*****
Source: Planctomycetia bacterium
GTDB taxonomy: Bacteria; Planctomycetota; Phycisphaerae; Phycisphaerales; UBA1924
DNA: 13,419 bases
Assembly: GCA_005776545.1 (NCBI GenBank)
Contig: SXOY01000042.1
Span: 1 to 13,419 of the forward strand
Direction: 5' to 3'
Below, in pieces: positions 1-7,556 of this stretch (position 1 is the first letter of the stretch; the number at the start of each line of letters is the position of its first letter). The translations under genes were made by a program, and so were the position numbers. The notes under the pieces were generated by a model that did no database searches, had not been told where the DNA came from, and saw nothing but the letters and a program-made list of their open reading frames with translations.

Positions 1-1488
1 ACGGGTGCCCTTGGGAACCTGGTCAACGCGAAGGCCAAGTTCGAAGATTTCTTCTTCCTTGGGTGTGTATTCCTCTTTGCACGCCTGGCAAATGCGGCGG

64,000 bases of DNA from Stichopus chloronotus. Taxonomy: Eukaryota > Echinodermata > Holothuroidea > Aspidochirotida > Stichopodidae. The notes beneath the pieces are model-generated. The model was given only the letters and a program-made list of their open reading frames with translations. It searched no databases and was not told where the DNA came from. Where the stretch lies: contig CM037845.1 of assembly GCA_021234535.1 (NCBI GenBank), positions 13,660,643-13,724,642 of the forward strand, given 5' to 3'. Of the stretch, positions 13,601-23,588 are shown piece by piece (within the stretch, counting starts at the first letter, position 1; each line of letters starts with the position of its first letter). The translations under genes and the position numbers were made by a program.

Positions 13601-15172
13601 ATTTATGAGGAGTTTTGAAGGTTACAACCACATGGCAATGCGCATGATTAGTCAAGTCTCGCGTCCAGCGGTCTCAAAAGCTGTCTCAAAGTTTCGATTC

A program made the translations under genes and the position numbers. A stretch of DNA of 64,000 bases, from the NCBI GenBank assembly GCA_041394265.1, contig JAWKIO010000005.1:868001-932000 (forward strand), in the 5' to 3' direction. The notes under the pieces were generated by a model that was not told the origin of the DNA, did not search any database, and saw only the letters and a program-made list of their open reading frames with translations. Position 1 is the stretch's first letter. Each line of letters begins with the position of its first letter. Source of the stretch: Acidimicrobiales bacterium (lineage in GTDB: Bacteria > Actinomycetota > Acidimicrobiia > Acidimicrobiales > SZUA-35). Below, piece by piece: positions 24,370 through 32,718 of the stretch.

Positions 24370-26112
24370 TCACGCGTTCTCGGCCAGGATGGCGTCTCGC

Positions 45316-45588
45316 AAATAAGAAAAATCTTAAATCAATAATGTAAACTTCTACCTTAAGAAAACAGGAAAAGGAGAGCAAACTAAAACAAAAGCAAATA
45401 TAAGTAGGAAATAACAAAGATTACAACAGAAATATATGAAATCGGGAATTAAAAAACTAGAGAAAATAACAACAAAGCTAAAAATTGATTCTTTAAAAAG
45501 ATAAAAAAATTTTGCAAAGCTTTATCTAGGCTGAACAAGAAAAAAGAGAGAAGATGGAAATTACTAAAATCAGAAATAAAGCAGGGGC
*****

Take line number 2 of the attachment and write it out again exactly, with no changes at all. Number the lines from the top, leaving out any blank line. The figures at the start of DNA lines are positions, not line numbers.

GTDB taxonomy: Bacteria; Planctomycetota; Phycisphaerae; Phycisphaerales; UBA1924